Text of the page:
Psalm 42-43 The Voice (VOICE)
This second book of psalms (Psalms 42–72) has a few unique features. First, it is the only book of the five that contains psalms ascribed to the sons of Korah, a group of Levite temple singers. Second, it uses two rather obscure Hebrew terms in the superscriptions of almost half of these psalms. Maskil, which may be related to contemplation, is translated “contemplative poem” or “song” (42; 44–45; 52–55) and miktam, whose meaning is unclear, is translated “a prayer” (56–60). Third, in referring to God this second book shows a preference for the word “God” over the name “the Eternal One” that appears as “YHWH” in the Hebrew Scriptures.
Throughout the Bible, the creator and covenant God is referred to in many ways. Generally speaking, the names and titles used indicate something of His character and nature. The title “God” implies His unique majesty and power; no one is like Him. The name, translated “The Eternal One” and also “The Eternal,” is God’s covenant name revealed uniquely to Israel. As the translation suggests, the divine name implies that the one True God transcends time and yet He is “with” His people.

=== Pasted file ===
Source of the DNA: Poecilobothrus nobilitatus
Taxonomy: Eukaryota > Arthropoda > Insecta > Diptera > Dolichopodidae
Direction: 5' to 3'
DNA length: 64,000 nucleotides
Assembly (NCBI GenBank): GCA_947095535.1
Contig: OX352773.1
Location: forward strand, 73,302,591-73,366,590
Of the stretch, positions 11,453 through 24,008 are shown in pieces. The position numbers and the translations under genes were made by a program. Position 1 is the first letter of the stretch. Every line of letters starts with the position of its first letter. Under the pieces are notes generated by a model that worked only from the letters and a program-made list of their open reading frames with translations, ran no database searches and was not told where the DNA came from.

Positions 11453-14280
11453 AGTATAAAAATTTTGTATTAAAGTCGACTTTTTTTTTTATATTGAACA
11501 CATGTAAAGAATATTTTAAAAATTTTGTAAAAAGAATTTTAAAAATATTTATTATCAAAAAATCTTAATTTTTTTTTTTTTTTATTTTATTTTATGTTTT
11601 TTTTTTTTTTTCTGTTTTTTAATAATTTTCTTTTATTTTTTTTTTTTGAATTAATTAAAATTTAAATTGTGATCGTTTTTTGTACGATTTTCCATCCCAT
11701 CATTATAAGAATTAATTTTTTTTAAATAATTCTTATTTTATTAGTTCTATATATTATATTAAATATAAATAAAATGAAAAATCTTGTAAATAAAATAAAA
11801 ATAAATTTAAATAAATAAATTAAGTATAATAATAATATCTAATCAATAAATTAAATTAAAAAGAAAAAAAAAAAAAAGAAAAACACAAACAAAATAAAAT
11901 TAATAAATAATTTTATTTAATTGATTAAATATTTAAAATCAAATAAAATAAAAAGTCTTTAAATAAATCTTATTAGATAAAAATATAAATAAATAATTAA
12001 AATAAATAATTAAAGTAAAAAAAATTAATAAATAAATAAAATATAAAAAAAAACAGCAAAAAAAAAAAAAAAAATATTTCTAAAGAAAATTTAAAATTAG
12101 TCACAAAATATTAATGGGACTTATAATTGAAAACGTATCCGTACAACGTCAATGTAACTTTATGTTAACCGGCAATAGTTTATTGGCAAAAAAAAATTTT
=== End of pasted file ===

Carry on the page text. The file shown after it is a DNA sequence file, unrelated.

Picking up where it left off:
For the worship leader. A contemplative song[b] of the sons of Korah.
1 My soul is dry and thirsts for You, True God,
4 With a broken heart,
9 Even still, I will say to the True God, my rock and strength:
11 Why am I so overwrought,
1 Plead for me; clear my name, O God. Prove me innocent
3 O my God, shine Your light and truth
5 O my soul, why are you so overwrought?
Genesis 24:1-21 The Voice (VOICE)
24 Abraham was now very old. He had seen many years come and go. The Eternal One had blessed his life in every imaginable way. 2 One day, Abraham spoke to his oldest and most-trusted servant, the man in charge of all his affairs.
Abraham: Put your hand here underneath my thigh. 3 Swear by the Eternal One, the God of heaven and earth, that you will not arrange for my son to marry any of the Canaanite daughters here where I am living. 4 Instead promise me you will go to my own country and my own relatives to find a wife for my son Isaac.
Servant: 5 But what if the woman is not willing to follow me here to this unfamiliar land? Do you want me then to take Isaac back to your homeland?